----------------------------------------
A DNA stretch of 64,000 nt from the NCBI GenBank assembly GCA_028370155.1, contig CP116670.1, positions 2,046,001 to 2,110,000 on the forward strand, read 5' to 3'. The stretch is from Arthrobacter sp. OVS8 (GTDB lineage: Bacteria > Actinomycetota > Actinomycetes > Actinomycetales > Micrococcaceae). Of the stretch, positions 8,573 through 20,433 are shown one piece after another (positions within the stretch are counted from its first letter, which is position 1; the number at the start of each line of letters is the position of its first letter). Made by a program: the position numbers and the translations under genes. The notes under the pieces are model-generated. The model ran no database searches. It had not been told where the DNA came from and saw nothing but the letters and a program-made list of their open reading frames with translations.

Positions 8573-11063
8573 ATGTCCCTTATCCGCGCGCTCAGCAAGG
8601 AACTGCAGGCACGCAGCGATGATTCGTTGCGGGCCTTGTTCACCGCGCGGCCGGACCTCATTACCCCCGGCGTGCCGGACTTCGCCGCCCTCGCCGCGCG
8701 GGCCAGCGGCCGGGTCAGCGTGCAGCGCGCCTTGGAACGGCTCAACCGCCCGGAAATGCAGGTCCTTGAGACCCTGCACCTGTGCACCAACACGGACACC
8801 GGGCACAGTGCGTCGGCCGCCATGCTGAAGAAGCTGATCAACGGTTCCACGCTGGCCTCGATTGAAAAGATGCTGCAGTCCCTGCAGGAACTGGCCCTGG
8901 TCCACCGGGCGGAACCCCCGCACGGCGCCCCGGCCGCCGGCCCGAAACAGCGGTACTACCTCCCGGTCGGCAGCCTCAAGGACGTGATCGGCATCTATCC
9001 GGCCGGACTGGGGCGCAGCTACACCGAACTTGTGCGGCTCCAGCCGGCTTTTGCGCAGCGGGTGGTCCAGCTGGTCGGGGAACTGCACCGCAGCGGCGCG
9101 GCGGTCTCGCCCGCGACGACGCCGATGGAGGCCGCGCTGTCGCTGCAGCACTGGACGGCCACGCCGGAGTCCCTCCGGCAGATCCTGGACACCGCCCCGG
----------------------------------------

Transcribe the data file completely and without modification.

A DNA stretch of 64,000 nt from the NCBI GenBank assembly GCA_028370155.1, contig CP116670.1, positions 2,046,001 to 2,110,000 on the forward strand, read 5' to 3'. The stretch is from Arthrobacter sp. OVS8 (GTDB lineage: Bacteria > Actinomycetota > Actinomycetes > Actinomycetales > Micrococcaceae). Of the stretch, positions 8,573 through 20,433 are shown one piece after another (positions within the stretch are counted from its first letter, which is position 1; the number at the start of each line of letters is the position of its first letter). Made by a program: the position numbers and the translations under genes. The notes under the pieces are model-generated. The model ran no database searches. It had not been told where the DNA came from and saw nothing but the letters and a program-made list of their open reading frames with translations.

Positions 8573-11063
8573 ATGTCCCTTATCCGCGCGCTCAGCAAGG
8601 AACTGCAGGCACGCAGCGATGATTCGTTGCGGGCCTTGTTCACCGCGCGGCCGGACCTCATTACCCCCGGCGTGCCGGACTTCGCCGCCCTCGCCGCGCG
8701 GGCCAGCGGCCGGGTCAGCGTGCAGCGCGCCTTGGAACGGCTCAACCGCCCGGAAATGCAGGTCCTTGAGACCCTGCACCTGTGCACCAACACGGACACC
8801 GGGCACAGTGCGTCGGCCGCCATGCTGAAGAAGCTGATCAACGGTTCCACGCTGGCCTCGATTGAAAAGATGCTGCAGTCCCTGCAGGAACTGGCCCTGG
8901 TCCACCGGGCGGAACCCCCGCACGGCGCCCCGGCCGCCGGCCCGAAACAGCGGTACTACCTCCCGGTCGGCAGCCTCAAGGACGTGATCGGCATCTATCC
9001 GGCCGGACTGGGGCGCAGCTACACCGAACTTGTGCGGCTCCAGCCGGCTTTTGCGCAGCGGGTGGTCCAGCTGGTCGGGGAACTGCACCGCAGCGGCGCG
9101 GCGGTCTCGCCCGCGACGACGCCGATGGAGGCCGCGCTGTCGCTGCAGCACTGGACGGCCACGCCGGAGTCCCTCCGGCAGATCCTGGACACCGCCCCGG